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Source: www.asiaecon.org |


After a decade of robust growth, plunging commodity prices fueled by the international economic crisis, have severely slashed the value of oil, the mainstay of Russia's economy.

After a decade of robust growth, plunging commodity prices fueled by the international economic crisis, have severely slashed the value of oil, the mainstay of Russia’s economy. The country now faces a reversal in capital flows, credit crunch, a falling stock market, and a severely strained national currency. The Russian government has already cut the 2008 growth forecast from previous estimates of 7.3% to figures ranging between 6.8% and 7%.  Economical growth rate for 2009 is forecast to reach 2.3 %, however, analysts argue the Russian economy will further contract and likely reach a recession before the end of the year.  Critics believe the crisis could have been avoided, while efforts to stabilize the Russian economy are still lacking.


Russia announced a series of appropriate and timely economic measures aimed at cushioning the impacts of the current economic pressures, including a $200 billion program involving help for companies in refinancing foreign debt, a fiscal stimulus package,  tax cuts, increase in loans and liquidity injections into the banking systems.  While the government implemented comprehensive plans to lessen the damages of the crisis, more efforts are needed to establish a sustainable long-term economic recovery.


For instance,  Russia’s approach to the current currency crisis has been extremely controversial. Until recently, Russia has been on a basket peg composed of 55% for the dollar and 45% for the Euro. With the decrease in oil prices the ruble has become extremely overvalued. The government has thus started a slow devaluation of the currency in order to save some of the country’s reserves while adjusting the exchange rate to the low commodity prices.


The release of the currency peg allows for the flexibility of the exchange rate and the decrease of its overvaluation.  Since November 11th the Russian government has depreciated the ruble twelve times while widening the trading band seven times, creating a 17%  currency value fall.  The government hopes to further depreciate the ruble by 10%, assuming that a barrel of oil can stabilize at around $50 in 2009.


The slow and controlled devaluation is an effort to avert public panic as the process strikes fearful resemblance to the 1998 Russian currency crisis, where the ruble was devalued by 70% against the dollar, creating panic withdrawals from bank and a government default of $40 billion of debt.  Russia has since then, been able to control devaluation as it counts with the world’s third largest foreign reserve,  allowing the country to efficiently protect its currency during exchange rate moves.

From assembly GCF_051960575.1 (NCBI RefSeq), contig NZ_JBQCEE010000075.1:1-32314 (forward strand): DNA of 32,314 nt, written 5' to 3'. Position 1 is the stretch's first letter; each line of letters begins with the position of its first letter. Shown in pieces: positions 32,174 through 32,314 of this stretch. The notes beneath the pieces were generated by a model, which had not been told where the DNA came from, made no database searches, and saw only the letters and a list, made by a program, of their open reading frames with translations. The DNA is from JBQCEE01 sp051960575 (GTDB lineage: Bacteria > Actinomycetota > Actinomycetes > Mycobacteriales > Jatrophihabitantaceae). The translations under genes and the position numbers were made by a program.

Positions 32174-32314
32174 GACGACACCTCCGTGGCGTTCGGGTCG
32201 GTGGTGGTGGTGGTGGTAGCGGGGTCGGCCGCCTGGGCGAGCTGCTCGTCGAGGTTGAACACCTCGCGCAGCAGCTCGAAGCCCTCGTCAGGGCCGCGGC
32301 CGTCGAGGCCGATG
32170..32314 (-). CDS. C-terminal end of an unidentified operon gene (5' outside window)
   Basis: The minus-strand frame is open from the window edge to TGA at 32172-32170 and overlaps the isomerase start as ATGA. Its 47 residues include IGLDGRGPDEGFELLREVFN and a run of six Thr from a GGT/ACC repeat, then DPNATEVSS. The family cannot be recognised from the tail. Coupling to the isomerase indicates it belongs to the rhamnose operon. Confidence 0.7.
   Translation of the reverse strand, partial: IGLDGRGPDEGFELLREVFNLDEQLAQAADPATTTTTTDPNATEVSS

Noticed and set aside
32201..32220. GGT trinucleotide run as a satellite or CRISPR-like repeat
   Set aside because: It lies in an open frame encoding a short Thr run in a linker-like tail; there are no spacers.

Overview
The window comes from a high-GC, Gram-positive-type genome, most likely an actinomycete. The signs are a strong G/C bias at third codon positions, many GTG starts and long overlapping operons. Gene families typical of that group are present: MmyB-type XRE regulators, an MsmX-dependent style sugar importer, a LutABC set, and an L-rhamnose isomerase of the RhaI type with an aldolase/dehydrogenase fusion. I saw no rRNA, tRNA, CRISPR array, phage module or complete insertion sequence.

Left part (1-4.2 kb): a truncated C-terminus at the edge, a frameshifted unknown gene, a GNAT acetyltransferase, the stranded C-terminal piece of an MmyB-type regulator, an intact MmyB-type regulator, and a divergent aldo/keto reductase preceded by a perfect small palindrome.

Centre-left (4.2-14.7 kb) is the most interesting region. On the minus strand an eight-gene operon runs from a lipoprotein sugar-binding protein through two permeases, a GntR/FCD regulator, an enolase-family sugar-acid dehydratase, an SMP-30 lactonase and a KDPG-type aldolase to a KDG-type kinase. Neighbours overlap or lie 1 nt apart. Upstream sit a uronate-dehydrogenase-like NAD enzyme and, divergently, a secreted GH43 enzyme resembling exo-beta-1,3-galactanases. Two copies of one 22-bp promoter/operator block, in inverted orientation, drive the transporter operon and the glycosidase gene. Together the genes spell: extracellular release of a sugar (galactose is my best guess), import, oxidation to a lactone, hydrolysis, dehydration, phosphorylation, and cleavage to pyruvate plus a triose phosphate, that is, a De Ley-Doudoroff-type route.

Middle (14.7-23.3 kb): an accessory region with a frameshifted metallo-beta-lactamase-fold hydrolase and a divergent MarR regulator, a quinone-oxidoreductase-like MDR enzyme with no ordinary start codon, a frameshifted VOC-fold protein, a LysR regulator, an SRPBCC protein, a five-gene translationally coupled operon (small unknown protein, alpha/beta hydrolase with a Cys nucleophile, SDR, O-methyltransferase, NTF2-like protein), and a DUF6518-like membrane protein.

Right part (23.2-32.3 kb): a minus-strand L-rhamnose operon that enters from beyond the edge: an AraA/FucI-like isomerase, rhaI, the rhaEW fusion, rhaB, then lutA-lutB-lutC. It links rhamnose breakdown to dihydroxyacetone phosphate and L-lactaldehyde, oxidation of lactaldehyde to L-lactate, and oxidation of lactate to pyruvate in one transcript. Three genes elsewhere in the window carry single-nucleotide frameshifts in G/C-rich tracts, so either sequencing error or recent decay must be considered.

However, economists, including the world renowned Nouriel Roubini, have argued that a single sharp decline of the ruble would be far more efficient as small and slow devaluations only encourage further outflows of money from the country,  trigger sharp increases in domestic interest rates, decrease the rate of investments, and further depletes foreign reserves; all of which would push the economy closer to a recession.


In fact,  the current stable and predictable devaluation process showed a 5.9% contraction in Russia’s money supply in the month of November. Russia’s central bank has already threatened to cut banks off the liquidity lifeline as they desperately seek to convert rubbles into foreign currency, fearing further devaluation. The central bank has also resulted to reduce access to collateral-free liquidity auctions for around 34 of the country’s commercial banks.  Capital flights have already reached over $100 billion. Investors have pulled more than $211 billion out of the country since last August. Meanwhile, foreign reserves have lost about $ 162.7 billion while protecting the rubble in the last four months. The country has also began to face severe external debt financing problems as a result.  Moreover, purchasing power and overall consumer confidence is decreasing in rapid rates, due to the constant fear and anticipation of further depreciation. A larger and faster devaluation made in an unexpected way, would protect reserves while also avoiding expectations of further depreciation.


While sharp currency devaluation is necessary,  it might not be enough to save the Russian economy from a substantial slowdown.  The country’s lack of economic diversification has resulted in an unhealthy reliance on the energy sector, making the national economy extremely vulnerable to the global financial crisis.